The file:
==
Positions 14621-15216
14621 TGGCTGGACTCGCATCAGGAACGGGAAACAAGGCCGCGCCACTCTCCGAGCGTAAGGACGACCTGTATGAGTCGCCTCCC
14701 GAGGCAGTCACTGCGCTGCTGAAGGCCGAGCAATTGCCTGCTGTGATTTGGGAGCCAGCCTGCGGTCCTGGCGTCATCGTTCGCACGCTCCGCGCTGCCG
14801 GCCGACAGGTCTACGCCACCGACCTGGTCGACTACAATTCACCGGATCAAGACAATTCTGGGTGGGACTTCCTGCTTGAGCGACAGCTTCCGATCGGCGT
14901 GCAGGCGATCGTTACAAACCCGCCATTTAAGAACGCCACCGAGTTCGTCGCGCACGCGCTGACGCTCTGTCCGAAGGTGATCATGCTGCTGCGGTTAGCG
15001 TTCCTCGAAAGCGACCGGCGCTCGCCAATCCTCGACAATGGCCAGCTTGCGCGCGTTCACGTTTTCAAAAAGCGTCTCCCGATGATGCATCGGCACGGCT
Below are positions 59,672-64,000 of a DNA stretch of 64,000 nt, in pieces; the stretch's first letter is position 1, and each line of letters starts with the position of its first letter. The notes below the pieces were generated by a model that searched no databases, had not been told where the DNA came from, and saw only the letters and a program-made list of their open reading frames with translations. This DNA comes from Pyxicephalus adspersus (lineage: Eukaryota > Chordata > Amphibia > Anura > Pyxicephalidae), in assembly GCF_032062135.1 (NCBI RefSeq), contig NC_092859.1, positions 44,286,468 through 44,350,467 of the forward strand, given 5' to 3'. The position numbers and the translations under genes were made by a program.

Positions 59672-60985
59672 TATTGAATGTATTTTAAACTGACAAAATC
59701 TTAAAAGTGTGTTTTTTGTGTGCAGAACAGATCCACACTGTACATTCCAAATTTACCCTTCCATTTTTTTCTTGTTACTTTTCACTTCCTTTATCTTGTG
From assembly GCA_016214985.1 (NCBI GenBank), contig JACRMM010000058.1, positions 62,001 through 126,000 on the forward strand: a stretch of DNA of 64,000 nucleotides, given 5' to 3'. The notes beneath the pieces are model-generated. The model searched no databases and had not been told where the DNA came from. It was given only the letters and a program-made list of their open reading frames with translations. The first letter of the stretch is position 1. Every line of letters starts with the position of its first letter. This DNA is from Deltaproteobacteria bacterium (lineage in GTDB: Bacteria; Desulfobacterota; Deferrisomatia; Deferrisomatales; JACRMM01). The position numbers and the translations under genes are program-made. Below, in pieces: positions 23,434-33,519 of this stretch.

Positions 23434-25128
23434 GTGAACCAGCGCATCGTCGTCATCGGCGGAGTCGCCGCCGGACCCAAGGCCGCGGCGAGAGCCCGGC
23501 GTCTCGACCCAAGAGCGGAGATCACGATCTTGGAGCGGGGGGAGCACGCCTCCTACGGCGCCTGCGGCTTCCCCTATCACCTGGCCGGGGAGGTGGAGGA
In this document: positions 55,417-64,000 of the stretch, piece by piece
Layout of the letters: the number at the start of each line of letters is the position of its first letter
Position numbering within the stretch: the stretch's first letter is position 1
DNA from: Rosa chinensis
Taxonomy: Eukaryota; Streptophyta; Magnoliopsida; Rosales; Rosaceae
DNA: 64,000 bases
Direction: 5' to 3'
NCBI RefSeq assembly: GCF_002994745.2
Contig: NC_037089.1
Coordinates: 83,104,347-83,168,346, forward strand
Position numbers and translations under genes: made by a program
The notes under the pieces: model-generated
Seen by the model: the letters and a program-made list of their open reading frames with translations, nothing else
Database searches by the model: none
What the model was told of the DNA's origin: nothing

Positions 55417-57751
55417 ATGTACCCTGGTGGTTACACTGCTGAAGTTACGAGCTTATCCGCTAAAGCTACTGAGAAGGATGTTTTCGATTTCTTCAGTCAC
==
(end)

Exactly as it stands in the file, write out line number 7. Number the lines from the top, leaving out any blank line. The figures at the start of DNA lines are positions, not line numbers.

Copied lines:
Below are positions 59,672-64,000 of a DNA stretch of 64,000 nt, in pieces; the stretch's first letter is position 1, and each line of letters starts with the position of its first letter. The notes below the pieces were generated by a model that searched no databases, had not been told where the DNA came from, and saw only the letters and a program-made list of their open reading frames with translations. This DNA comes from Pyxicephalus adspersus (lineage: Eukaryota > Chordata > Amphibia > Anura > Pyxicephalidae), in assembly GCF_032062135.1 (NCBI RefSeq), contig NC_092859.1, positions 44,286,468 through 44,350,467 of the forward strand, given 5' to 3'. The position numbers and the translations under genes were made by a program.